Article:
As such, I would strongly recommend SBF spend at least $100,000,000[3] this year on a highly-visible neartermist cause, before funding his next political target.

This lesson extends outside of SBF to the larger EA community of course, but it seemed worthwhile to focus on him in this post, for obvious reasons.

  1. ^

    [Please note that I have pretty low confidence in the accuracy of the rest of this footnote.] Compare this to Donald Trump in 2016, where the popular framing by those in favor of him was “he has a great track record of running his business; government is like a business in many ways; therefore he will probably do great in government”. This is despite the fact that he’s (arguably) a pretty terrible businessman! How did he create that impression? Two primary answers: the Art of The Deal, and The Apprentice. Yes, he was popularly known even before that, but those two pieces of media were what turned him from just another businessman to The Archetypal Successful Businessman in American consciousness. This is different from Bloomberg's framing, where he was pushing his experience as Mayor of NYC over pretty much anything else (and very much failing at even that, but that's another story).

  2. ^

    [Please note that I have not fact-checked this footnote, though I am fairly confident my assessment is correct.] Bill Gates is an excellent example here, even though he's also been the victim of many negative conspiracy theories: If he were to massively fund a political candidate, I suspect most news articles would focus on his work funding public health measures, rather than his time as CEO of Microsoft. Negative ads would still run connecting him with Big Tech of course, but the dominant media narrative would be around his qualifications as philanthropist, not his past in tech. It would be a massive win for SBF if he can pull off something similar.

  3. ^

    I've chosen this amount because the impact of any less will likely get drowned out in the news cycle, and because it would be 10% of his "soft ceiling" on presidential political donations, meaning it's an amount he should easily be willing to spend if he cares about that donation having a positive impact.





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My sense is that this post - as well as many other recent posts on the forum - focuses too much on PR/reputation relative to direct impact. Also, I think that insofar as we try to build a reputation, part of that reputation should be that we do things because we think they're right for direct, non-reputational reasons. I think that gives a (correct) impression of greater integrity.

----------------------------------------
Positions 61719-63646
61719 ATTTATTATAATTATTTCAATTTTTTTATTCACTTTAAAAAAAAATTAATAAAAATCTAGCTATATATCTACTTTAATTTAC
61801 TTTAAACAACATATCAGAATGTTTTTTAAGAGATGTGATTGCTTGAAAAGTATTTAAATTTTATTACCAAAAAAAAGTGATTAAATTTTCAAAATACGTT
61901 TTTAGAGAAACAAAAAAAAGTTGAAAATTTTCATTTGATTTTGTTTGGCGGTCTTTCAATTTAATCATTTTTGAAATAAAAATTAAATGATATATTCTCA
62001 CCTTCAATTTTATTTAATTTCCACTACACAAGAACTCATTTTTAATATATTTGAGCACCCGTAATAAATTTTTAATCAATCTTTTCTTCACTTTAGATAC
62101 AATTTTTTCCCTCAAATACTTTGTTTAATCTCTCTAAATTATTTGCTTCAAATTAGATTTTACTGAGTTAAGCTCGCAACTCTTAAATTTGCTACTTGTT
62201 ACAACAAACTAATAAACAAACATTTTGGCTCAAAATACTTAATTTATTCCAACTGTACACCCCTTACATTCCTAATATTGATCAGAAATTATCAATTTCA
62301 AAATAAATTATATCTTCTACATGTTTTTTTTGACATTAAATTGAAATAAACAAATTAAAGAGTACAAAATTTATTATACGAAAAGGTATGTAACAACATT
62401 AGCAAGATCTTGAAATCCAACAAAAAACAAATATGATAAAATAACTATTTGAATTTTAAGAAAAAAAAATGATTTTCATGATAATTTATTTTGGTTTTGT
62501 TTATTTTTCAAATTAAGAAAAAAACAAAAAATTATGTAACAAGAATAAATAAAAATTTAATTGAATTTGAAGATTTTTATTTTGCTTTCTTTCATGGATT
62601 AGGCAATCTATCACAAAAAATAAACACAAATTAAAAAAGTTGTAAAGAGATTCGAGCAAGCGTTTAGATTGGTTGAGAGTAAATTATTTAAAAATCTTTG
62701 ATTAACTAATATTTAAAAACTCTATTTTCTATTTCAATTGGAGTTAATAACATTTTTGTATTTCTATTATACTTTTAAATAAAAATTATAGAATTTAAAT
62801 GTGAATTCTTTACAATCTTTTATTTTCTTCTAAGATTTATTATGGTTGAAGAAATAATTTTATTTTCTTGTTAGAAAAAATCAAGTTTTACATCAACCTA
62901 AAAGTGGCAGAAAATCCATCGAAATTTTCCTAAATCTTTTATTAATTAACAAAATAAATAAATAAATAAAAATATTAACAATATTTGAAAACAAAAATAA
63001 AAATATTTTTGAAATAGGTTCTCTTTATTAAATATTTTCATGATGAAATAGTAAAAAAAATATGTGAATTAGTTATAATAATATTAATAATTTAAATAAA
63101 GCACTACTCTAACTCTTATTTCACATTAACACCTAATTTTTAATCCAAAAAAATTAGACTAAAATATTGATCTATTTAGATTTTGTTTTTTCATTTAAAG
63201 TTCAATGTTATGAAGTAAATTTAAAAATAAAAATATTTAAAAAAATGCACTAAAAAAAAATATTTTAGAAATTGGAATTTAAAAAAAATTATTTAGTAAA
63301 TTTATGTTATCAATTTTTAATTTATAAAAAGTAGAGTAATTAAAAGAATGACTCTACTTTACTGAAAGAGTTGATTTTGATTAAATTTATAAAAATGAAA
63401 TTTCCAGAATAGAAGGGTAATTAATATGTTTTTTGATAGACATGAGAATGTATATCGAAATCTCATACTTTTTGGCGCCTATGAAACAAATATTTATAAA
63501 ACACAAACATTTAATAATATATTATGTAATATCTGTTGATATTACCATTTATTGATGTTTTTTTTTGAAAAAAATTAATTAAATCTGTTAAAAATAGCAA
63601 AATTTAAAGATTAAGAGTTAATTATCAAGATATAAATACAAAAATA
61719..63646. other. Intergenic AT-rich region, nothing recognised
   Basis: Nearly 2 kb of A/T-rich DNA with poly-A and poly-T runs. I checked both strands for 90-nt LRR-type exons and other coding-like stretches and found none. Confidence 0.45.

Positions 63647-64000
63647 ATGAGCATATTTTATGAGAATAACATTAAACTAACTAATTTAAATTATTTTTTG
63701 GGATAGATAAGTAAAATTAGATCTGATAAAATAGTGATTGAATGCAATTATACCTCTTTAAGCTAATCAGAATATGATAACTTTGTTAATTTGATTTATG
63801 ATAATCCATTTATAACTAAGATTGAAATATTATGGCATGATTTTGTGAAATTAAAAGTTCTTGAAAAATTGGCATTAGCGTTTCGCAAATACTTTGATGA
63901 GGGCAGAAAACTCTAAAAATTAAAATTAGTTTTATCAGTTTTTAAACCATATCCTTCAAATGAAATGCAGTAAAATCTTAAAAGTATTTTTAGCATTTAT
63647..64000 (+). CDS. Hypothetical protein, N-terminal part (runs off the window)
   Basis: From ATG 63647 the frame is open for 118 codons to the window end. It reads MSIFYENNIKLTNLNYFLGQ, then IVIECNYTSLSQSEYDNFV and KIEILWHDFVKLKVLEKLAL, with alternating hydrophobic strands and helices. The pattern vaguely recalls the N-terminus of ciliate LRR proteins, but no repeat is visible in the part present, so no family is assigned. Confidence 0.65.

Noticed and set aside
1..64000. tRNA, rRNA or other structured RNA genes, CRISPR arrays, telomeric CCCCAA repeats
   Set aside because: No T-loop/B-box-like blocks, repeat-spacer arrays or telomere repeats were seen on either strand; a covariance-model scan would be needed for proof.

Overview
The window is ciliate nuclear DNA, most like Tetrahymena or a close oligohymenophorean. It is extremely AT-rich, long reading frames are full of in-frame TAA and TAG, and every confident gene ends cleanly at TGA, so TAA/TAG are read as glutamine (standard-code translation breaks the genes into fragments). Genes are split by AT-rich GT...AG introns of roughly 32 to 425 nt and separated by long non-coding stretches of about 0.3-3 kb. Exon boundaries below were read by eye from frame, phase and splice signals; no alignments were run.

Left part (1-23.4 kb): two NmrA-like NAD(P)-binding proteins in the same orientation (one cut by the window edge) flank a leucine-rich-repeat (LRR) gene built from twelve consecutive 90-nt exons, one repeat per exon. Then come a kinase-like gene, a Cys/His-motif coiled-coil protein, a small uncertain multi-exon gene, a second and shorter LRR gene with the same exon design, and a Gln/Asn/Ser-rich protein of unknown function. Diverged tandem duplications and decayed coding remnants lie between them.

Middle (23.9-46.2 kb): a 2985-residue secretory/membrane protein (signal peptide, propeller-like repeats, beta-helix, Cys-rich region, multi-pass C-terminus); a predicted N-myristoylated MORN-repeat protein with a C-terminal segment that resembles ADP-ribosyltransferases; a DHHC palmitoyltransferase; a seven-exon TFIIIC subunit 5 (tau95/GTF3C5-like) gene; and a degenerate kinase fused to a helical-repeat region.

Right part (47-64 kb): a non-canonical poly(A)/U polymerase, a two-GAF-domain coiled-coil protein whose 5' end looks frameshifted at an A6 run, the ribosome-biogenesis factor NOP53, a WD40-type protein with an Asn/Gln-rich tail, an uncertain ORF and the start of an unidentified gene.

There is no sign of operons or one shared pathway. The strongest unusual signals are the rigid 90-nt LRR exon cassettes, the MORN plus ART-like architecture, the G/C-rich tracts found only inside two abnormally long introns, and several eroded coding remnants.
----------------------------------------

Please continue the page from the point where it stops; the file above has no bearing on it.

I disagree with this for two reasons. First, it's odd to me to categorize political advertising as "direct impact" but short-term spending on poverty or disease as "reputational." There is overlap in both cases; but if we must categorize I think it's closer to the opposite. Short-term, RCT-backed spending is the most direct impact EA knows how to confidently make. And is not the entire project of engaging with electoral politics one of managing reputations? 

To fund a political campaign is to attempt to popularize a candidate and their ideas; that is, to improve their reputation. That only works at all if you're deeply in tune with which of our ideas are political winners, and which are less so. It only works if you're sensitive to what the media will say. If selectively highlighting our most popular causes seems disingenuous, manipulative, or self-defeating to an impression of integrity, I hear you - but that's hardly a case FOR political advertising. To support what SBF's doing in the first place starts by accepting that, at least to some extent, framing EA in a way the mainstream can get behind instrumentally overlaps with "doing things because we think they're right."

If you accept that reputation matters, why is optimizing for an impression of greater integrity better than optimizing for an impression of greater altruism? In both cases, we're just trying to anticipate and strategically preempt a misconception people may have about our true motivations. It just boils down to which misconception you think is empirically more common or dangerous.

My second and broader worry is that EA may be entering the most dangerous reputational period of its existence to date. I'm planning a standalone post on this soon, so I won't elaborate too much on why I think this here. But the surge of recent posts you mention suggests I'm not alone; and if we're right, high-level PR mindfulness could be more important now than ever before. EA's reputation is important for long-term impact, especially if you think (as SBF appears to) that some of the most important X-risk reductions will have to come from within democratic governments.

First, it's odd to me to categorize political advertising as "direct impact" but short-term spending on poverty or disease as "reputational."

The OP focused on PR/reputation, which is what I reacted to.